So here I am: Marrakech. Yesterday I started my journey from Williamstown and less than 24 hours later I find myself tucked away in a beautiful riad-turned-hostel lost in the winding lanes of the medina.
The flight from Casablanca with Royal Air Maroc was uneventful - except for the fact there were probably about a thousand and one babies who all decided to have nervous breakdowns at right about the same time. Sleep was definitely out of the question.
After a painfully slow passport control process at Casablanca, I was on a train to Casa L'Oasis station where I would eventually switch onto a train that would take me to Marrakech. The rolling Moroccan countryside, the tattooed Berber women on donkeys and the wind in my hair made for the most euphoric mix. I have never been as excited about this project as I was then.
Things that have surprised me this far:
- French is spoken absolutely everywhere and people navigate between Arabic and French with ease. I was well-aware of the prevalence of French in Morocco, but I had no idea that it was this widespread.
- Since I have been getting by with French, I'm surprised that I've been addressed with the informal form twice in a day (tutoyer: to refer to someone as tu, thought be be very familiar or condescending depending on context). Generally, this is thought to be rather rude - but maybe they think I'm young, or maybe it's a regional thing that doesn't apply outside of France and Quebec.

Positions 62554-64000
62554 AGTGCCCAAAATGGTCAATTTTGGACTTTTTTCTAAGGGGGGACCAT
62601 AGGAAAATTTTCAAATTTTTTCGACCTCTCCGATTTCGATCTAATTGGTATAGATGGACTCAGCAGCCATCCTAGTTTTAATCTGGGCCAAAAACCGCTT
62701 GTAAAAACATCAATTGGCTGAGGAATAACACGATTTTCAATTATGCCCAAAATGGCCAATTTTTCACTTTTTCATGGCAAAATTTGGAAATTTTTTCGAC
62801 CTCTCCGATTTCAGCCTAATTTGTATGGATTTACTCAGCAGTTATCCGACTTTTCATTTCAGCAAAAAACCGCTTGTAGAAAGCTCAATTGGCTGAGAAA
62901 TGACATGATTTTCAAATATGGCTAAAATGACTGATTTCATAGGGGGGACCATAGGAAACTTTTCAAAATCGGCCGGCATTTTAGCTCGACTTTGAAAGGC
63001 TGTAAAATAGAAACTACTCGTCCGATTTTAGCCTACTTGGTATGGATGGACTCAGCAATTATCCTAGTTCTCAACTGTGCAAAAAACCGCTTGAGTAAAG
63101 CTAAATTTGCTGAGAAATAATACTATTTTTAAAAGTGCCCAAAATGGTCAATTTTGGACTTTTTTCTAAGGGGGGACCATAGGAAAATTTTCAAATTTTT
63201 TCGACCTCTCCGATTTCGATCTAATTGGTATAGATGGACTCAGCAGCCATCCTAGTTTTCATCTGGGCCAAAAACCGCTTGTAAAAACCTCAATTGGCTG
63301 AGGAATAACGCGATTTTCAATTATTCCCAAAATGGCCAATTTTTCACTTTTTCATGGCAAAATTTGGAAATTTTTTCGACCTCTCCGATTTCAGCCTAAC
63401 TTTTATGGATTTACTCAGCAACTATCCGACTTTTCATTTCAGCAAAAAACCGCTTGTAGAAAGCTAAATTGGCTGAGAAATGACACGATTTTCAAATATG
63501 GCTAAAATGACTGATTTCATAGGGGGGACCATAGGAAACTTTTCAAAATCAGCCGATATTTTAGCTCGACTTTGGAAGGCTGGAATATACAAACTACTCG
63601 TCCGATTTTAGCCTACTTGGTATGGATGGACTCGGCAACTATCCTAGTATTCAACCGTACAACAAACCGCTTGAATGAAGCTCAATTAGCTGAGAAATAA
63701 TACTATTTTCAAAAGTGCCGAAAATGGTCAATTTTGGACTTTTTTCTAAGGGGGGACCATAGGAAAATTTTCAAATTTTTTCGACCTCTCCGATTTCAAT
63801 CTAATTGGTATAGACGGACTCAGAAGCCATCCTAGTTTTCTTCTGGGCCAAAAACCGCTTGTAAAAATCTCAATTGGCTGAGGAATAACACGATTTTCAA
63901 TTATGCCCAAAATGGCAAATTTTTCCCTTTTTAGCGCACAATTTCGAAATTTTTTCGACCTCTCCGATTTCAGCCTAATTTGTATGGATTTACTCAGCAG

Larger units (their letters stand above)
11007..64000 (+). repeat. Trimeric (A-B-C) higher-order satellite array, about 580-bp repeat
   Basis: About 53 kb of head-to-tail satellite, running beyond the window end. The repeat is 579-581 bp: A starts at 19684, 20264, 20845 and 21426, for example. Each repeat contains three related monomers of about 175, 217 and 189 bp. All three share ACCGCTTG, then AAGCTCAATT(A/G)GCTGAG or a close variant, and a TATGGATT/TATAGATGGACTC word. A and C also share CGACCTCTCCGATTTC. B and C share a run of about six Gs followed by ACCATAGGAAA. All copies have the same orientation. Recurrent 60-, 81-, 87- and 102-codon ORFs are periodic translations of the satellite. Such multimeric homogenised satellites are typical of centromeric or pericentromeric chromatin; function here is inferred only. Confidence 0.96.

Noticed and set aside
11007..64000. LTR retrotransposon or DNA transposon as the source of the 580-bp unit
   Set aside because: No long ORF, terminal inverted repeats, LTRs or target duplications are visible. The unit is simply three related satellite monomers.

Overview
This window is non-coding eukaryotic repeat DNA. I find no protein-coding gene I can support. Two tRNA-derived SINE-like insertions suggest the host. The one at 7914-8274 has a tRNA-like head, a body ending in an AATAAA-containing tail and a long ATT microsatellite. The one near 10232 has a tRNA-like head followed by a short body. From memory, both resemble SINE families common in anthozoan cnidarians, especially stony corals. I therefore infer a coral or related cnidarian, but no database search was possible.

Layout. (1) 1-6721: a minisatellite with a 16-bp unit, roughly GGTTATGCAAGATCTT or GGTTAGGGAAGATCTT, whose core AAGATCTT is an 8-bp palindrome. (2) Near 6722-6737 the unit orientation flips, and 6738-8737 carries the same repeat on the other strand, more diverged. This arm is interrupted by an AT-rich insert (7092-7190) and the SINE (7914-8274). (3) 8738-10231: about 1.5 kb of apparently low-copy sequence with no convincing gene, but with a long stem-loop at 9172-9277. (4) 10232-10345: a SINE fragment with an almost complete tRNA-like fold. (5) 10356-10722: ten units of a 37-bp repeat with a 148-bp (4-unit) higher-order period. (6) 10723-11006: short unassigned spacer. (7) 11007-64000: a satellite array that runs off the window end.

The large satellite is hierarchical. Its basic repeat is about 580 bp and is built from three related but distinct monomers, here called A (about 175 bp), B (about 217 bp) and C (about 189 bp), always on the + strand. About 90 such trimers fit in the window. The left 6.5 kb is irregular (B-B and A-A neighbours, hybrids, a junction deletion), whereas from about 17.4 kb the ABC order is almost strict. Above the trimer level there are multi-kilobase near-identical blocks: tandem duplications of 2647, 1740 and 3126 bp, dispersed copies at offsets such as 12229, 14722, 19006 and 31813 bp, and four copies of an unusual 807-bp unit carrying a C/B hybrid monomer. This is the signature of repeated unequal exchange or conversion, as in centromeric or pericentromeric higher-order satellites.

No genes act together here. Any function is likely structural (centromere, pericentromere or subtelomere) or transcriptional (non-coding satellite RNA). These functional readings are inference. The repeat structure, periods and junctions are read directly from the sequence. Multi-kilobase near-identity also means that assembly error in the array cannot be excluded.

- The developments in Guéliz, Marrakech's new town, smells so strongly of Gulf-style expansion projects. I don't know how I feel about that.
Since I'm staying at a hostel, I've gotten caught up with the company of my dorm mates: a woman from Brazil, a guy from Mexico and another guy from the States. I agreed to check out Djemaa el Fna (the main square in Marrakech) and the souks with them. It was nice to have them around (I didn't realize it would hit me so fast that I was now alone in a foreign country) and it definitely made the souks less overwhelming - somehow there's strength in numbers - but it reminded me that I really need to be alone for this. I quickly began to find their company annoying and wanted to get away from their touristy excursion. I finally managed to shake them off and got to walk around the square alone, taking in a tall glass of jus d'orange before heading back to the hostel for a rest.
I'm caught between several different conflicting emotions right now: I'm jet-lagged, tired, disoriented, excited and a little lonely. But there's just one way to deal with that: get out there and get lost.